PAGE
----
West Coast sar­dine pop­u­la­tions long sink­ing


SAR­DINES off the West Coast have con­tin­ued on a steep de­cline, with pop­u­la­tions this sum­mer fore­cast to be down 93 per­cent from a 2007 peak, ac­cord­ing to a draft as­sess­ment from the Na­tional Marine Fish­eries Ser­vice.

The sar­dines are a key for­age food for sea lions, salmon and many other species, as well as a source of in­come for com­mer­cial fish­er­men.

In some years, sar­dines have been worth from $ 10 mil­lion to more than $20 mil­lion an­nu­ally to a West Coast fleet.

Last year the sar­dine im­plo­sion was so se­vere that the Pa­cific Fish­ery Man­age­ment Coun­cil voted to call off the sea­son that was sched­uled to start in July for West Coast fleets, in­clud­ing those in Wash­ing­ton state.

This year, as the coun­cil meets this spring, it will have more bad news on sar­dines to re­view.

The stocks of sar­dines aged one year or older are fore­cast to be 64,422 met­ric tons, about a third lower than the 2015 as­sess­ment.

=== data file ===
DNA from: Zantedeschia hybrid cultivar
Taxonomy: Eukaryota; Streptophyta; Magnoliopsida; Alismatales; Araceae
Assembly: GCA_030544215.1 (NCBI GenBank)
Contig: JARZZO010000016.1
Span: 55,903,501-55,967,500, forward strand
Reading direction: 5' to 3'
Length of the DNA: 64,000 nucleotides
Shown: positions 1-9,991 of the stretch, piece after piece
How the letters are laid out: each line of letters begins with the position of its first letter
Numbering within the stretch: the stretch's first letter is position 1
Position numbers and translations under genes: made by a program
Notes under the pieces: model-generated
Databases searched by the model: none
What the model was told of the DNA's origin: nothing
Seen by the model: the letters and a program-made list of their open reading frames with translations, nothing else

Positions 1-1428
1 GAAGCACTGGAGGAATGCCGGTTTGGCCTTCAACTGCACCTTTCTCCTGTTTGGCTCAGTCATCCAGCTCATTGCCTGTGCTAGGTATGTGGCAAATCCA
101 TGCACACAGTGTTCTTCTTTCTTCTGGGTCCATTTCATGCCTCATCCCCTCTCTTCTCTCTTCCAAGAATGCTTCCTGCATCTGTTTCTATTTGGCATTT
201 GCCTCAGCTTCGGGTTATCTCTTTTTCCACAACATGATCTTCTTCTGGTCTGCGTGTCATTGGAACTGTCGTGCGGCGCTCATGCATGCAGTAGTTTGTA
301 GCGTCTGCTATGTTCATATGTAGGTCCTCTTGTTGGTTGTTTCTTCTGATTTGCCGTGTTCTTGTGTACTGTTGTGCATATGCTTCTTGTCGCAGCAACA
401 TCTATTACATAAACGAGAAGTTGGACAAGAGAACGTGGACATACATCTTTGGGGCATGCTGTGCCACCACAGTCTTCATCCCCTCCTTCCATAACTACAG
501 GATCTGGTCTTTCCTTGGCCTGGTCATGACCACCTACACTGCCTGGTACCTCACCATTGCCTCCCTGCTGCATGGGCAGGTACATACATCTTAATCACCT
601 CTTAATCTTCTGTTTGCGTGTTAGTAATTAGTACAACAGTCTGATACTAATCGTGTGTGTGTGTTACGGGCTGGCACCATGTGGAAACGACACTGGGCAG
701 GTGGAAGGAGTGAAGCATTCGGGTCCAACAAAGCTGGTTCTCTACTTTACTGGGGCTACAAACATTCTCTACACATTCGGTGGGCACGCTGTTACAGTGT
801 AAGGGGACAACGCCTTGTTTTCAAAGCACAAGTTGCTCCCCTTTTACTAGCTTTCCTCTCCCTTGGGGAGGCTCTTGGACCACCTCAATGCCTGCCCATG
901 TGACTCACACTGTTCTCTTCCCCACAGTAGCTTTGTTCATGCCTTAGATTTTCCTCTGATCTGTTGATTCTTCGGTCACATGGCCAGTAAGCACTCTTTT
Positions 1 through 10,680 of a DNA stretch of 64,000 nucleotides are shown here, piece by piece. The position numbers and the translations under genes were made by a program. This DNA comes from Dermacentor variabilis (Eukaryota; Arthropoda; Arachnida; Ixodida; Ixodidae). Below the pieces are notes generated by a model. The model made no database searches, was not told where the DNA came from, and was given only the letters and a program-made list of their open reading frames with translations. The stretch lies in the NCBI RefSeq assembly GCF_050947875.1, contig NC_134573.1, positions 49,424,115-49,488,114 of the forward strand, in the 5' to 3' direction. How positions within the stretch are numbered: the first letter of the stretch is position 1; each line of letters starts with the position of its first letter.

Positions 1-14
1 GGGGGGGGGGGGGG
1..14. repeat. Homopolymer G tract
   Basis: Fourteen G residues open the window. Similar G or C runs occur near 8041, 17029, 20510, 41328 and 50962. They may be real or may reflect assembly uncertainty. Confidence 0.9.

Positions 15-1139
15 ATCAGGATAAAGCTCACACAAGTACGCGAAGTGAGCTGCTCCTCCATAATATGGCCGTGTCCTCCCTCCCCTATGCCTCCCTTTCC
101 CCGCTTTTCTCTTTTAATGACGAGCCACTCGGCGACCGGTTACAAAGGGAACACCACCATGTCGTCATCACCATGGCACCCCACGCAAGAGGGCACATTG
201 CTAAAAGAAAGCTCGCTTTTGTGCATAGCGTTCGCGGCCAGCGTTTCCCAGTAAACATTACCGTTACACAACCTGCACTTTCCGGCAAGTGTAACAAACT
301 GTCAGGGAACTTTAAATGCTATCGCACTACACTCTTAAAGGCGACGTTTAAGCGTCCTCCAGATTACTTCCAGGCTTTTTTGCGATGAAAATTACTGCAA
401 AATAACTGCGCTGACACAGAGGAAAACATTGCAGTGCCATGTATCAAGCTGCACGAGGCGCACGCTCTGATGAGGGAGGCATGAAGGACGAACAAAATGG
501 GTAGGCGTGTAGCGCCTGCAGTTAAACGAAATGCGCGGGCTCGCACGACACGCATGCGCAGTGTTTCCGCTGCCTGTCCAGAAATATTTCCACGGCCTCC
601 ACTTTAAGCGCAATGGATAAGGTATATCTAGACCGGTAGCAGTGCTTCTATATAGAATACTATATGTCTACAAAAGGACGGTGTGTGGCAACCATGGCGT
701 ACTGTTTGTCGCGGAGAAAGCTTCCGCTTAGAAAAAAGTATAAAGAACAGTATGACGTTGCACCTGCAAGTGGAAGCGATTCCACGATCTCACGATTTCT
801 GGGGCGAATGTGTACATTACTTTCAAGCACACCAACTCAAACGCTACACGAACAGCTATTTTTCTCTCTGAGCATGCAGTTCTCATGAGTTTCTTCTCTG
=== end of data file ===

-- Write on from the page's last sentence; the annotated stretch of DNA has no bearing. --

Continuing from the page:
“Pa­cific sar­dines are an in­cred­i­bly im­por­tant eco­nomic and eco­log­i­cal ocean re­source,” said Ge­off Sh­ester, a fish­ery sci­en­tist with Oceana, a marine con­ser­va­tion group. “Fish­er­men with lost in­come will suf­fer fi­nan­cially, and marine an­i­mals, like Cal­i­for­nia sea lion pups, will face an­other year of fight­ing star­va­tion.”

Al­ber t Carter of Ocean Gold Seafood in south­west Wash­ing­ton said sar­dines are a sig­nif­i­cant part of the com­pany busi­ness when pop­u­la­tions are strong.

Carter, who serves on a Pa­cific Fish­ery Man­age­ment Coun­cil ad­vi­sory com­mit­tee, said he has not had a chance to re­view the new sar­dine as­sess­ment.

But he said if pop­u­la­tions have con­tin­ued to de­cline, he does not ex­pect a 2016 sea­son. Sar­dine pop­u­la­tions his­tor­i­cally have had huge fluc­tu­a­tions that re­flect chang­ing ocean con­di­tions.

Sh­ester of Oceana said sar­dines also have been over­fished, which has pre­vented pop­u­la­tions from fully re­bound­ing dur­ing prime ocean con­di­tions and knocked them back much lower when the oceans were less fa­vor­able.


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